I read your pretty sobering article out of Bulgaria. I guess I agree totally with Dr. Hill – an influenza pandemic (or some other kind of similar deadly contagion) is an inevitability. With H5N1 leading the pack, the virus becoming quickly more resistant to Tamiflu, along with such a high fatality rate and no vaccine guaranteed until many months after emergence – the events are beginning to shape up like a Hollywood disaster film directors dream-come-true. I really wonder though if anyone will be left after a severe pandemic to produce a NG film documentary, or there will be any actors still standing to star in a made-for-TV disaster movie.

Nice report out of greater Kansas City area about their hospitals using their HHS grant money to prepare for mass emergencies, a pandemic being the most challenging. Did anyone notice that as part of the HHS grant provisions, each state is required to develop alternate pandemic treatment sites for triage and stockpiling of equipment ? It would be nice if this kind of information would be made public – it might get folks more interested and perhaps encourage them to take the subject more serious.

Also a very nice CIDRAP article you posted. It never ceases to amaze me how a couple of smart people can make a huge difference. Now why can’t the HHS, FEMA, DHS or CDC do the research and establish a useful pandemic resource reference database like this ? You would think with the armies of civil servants they have tripping over themselves, that a couple of them somewhere could have put “two and two” together. Maybe that’s just the problem: they have too many civil servants sitting around waiting for the golden retirement plan to kick in. I dunno.

Finally, a comment on Revere’s article. Every once in a great while, it looks like he runs out of gas for topical discussions. This article seems to be one of those subjects where the only comment is: huh ?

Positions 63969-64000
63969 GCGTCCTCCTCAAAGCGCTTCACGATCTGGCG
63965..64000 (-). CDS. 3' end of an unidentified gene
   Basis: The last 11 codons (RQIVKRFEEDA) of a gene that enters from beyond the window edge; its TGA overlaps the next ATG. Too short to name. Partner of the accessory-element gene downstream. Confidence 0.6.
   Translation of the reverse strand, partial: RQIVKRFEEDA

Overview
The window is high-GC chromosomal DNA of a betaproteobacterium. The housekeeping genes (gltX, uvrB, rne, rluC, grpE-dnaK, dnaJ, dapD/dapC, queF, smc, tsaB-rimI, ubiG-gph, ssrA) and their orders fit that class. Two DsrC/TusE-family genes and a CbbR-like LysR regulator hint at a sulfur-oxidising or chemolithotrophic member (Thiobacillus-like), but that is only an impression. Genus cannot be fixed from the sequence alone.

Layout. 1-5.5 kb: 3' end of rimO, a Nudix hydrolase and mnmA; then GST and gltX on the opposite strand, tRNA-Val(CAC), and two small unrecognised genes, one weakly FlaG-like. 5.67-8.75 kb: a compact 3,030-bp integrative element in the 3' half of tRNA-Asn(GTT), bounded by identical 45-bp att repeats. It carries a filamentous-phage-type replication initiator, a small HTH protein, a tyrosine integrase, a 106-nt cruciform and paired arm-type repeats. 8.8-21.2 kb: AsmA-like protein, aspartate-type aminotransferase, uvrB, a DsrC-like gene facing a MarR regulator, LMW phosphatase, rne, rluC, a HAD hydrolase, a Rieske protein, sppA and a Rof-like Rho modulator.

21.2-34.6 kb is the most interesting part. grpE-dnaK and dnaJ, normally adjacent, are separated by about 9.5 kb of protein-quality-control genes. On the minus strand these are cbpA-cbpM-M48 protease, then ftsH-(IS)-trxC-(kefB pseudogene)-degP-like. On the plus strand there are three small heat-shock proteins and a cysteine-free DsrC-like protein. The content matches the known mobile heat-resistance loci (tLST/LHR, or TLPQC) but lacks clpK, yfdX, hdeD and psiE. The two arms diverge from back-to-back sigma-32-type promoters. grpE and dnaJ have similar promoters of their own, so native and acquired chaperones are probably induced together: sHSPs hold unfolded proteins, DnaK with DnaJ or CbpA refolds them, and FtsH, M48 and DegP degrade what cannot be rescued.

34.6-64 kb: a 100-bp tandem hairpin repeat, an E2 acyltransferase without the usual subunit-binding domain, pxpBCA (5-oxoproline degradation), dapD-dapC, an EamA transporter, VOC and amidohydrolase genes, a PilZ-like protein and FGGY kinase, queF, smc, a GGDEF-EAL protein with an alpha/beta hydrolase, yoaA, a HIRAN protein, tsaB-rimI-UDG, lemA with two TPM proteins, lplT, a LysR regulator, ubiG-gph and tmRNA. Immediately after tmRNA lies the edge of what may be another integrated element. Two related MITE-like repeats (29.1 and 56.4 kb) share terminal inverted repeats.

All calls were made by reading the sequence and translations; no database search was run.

I have always viewed school systems, like the vast electrical grid system in North America, as one of those critical links that could break down quickly during a pandemic and shock people with how fragile the “system” really is. The public school system’s in the US are a series of endless bureaucracies, which have been transformed and evolved over the last five decades into the epitome of inefficiency. Mostly this is due to federal and state guidelines, augmented funding with endless attachment strings, resulting in disempowered teachers and principals.

So, who will end up making the decision to keep massive numbers of ill children home ? In my opinion, it will be the parents themselves. My prediction is that the public school systems and public health departments in most states during a severe pandemic will default into gridlock, especially over who has the final authority to authorize school closures and when to do it.

School systems in the US are “run” by committees and consensus, and as we all know: “consensus is the absence of real leadership”. Committee’s almost always guarantee you the lowest optimal result via the lowest common denominator.